For the first time, Egyptian growers must be certified before they can export their pomegranates. After an early start to the harvest season, the effects of the mandatory certification can now be felt. And according to May Salem of FinBi, those effects are really positive.
As the pomegranate season was about to start, the cultivation of the fruit would really change, thanks to a government decision to only allow certified farms to have their produce exported to other countries: “This certification changed a lot, as we had to change our approach to cultivating pomegranates. Due to the new rules, which aims to heavily prevent the use of pesticides, it means that once a disease starts spreading on the produce, you can’t tackle it with pesticides like we would before. The rules are very strict.” May Salem of FinBi for Land Reclamation and Agriculture Development explains.
The Egyptian season has been very good thus far, with a very early start: “The season started as early as the beginning of September, which is unusual, it resulted in us finishing the total harvest of our pomegranates already. Our farms got their certifications by the 2nd of September, which made us one of the first certified exporters, and enabled us to be an example for the rest of Egypt. Multiple growers, exporters and importers from other countries came to visit us, to see how much this certificate changed the way we grow pomegranates.”
The produce is tested after harvesting to see if it qualifies for export. There is a committee with three members consisting of the organizations CAPQ, AEC and HEIA. They check if farmers are upholding the new rules: “Of our 800 tonnes of pomegranates, about 575 tonnes were tested good enough for certification and thus for export. This is a very large quantity that will really help us get the pomegranate in the international market. The pomegranates were tested to contain only a single product of pesticides, with only 20% of the allowed maximum for EU regulations being reached. This means we’re doing great!”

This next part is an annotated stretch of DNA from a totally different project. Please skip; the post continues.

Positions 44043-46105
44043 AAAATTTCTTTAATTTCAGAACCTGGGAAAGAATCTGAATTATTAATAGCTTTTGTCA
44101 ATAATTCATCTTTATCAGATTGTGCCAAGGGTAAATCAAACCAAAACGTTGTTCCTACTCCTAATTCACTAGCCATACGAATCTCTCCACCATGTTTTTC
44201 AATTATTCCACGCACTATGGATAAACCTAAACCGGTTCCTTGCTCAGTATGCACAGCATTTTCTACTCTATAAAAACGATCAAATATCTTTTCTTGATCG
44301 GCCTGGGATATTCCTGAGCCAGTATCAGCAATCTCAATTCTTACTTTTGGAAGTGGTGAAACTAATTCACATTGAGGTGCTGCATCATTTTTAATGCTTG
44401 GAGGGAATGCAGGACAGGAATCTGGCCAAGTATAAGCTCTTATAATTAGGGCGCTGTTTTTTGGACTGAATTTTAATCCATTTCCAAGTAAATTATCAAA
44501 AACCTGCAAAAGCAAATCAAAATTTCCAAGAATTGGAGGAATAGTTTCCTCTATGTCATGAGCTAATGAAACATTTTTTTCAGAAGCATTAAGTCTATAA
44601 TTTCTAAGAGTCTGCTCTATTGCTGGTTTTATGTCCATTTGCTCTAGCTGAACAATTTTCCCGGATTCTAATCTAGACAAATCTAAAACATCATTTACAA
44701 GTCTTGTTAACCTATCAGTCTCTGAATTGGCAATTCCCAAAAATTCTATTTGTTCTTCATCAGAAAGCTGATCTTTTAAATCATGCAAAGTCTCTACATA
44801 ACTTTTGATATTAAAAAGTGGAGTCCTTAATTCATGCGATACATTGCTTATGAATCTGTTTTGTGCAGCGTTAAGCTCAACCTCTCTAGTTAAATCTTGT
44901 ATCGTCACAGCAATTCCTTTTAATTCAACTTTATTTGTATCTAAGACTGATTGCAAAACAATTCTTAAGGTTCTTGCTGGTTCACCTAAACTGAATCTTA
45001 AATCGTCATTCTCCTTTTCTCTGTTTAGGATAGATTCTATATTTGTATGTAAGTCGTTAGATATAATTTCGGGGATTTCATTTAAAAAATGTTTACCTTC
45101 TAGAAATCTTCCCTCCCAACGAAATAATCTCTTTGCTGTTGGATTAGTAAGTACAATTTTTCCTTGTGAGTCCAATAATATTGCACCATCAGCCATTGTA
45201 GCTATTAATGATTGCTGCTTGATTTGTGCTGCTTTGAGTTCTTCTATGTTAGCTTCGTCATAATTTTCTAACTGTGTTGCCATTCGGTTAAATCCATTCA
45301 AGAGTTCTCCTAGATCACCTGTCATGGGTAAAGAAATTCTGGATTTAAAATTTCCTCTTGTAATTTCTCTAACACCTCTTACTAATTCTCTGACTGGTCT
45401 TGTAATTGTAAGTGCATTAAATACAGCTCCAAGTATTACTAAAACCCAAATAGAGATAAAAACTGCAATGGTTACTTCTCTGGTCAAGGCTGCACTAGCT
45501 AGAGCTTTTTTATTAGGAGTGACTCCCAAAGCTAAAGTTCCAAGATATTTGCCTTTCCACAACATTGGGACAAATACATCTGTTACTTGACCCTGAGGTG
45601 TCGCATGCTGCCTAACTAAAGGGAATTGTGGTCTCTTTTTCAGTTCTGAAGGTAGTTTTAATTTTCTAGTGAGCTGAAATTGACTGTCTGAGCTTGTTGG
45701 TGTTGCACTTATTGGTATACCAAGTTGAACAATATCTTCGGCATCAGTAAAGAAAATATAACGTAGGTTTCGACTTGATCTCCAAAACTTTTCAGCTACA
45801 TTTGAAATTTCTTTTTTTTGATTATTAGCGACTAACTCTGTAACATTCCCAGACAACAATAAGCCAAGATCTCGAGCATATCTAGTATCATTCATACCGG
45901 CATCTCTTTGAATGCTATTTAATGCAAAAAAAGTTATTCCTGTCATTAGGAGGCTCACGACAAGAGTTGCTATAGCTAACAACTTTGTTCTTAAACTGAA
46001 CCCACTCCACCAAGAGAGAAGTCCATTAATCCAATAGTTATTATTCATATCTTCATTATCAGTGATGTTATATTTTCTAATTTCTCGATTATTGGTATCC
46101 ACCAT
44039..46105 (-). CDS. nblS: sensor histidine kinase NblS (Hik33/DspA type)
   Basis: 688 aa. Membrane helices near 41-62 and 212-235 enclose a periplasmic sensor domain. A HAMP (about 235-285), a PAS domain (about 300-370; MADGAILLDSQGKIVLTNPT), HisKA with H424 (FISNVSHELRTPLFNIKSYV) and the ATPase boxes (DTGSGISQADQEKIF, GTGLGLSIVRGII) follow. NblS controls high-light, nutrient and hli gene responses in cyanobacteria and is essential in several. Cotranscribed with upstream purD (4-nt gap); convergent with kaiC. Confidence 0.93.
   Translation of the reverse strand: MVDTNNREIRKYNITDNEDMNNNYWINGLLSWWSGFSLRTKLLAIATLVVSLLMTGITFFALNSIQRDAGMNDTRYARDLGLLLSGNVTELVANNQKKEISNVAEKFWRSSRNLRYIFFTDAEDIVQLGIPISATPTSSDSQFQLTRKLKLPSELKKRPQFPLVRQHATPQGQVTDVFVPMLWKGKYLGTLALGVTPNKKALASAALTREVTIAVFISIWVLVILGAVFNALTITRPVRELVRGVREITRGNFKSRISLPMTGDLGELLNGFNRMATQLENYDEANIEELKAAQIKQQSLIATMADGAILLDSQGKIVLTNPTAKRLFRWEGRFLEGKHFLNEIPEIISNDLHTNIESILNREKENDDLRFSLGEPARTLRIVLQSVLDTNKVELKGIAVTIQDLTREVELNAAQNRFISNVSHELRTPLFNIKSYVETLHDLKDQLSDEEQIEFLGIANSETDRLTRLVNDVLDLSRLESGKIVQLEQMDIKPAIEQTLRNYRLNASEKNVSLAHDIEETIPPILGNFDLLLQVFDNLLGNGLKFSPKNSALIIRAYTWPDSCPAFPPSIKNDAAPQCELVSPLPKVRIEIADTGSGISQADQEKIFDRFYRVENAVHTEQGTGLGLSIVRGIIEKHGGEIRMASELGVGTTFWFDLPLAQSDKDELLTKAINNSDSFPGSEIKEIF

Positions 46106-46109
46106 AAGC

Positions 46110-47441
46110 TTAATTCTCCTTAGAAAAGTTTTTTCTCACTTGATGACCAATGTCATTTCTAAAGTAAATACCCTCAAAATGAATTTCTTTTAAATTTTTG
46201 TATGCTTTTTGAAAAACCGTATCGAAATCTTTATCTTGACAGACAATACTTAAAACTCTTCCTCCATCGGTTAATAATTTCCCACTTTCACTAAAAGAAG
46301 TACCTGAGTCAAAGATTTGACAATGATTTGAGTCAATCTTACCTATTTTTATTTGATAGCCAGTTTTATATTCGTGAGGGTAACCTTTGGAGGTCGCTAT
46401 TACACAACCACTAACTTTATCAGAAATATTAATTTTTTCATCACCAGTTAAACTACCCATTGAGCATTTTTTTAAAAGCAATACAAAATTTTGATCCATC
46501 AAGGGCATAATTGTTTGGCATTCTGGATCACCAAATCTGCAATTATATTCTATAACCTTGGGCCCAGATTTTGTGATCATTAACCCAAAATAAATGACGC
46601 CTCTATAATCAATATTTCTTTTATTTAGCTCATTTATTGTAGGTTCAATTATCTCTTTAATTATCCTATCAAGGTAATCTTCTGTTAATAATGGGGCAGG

Salem hopes the certificate will improve the image of Egypt on the international market: “Egypt’s image has not been very good over the past years. We see a growing demand for the pomegranates now that Egypt can basically guarantee the quality, thanks to the certificates. The fact that unusual markets like Asia and Africa are becoming more familiar with the product, means our image will hopefully improve. Egypt should honestly start branding their produce, in the same way that our biggest pomegranate competitor, Turkey, does.”
The prices of Egyptian pomegranates have doubled since the new regulations were put in place. There is a higher local and international demand, the quality is now guaranteed and according to Salem this means the jump in prices can be justified. “With Turkey being such a strong competitor, Egypt needed to do something about the quality. That problem has been solved, we get better prices for our produce and Turkey’s pomegranate prices are even higher than ours. Egyptian pomegranates are now a very solid alternative though. And locally the fruit is gaining ground as well thanks to a price that is still cheaper than oranges, or Lebanese grapes in the local markets.”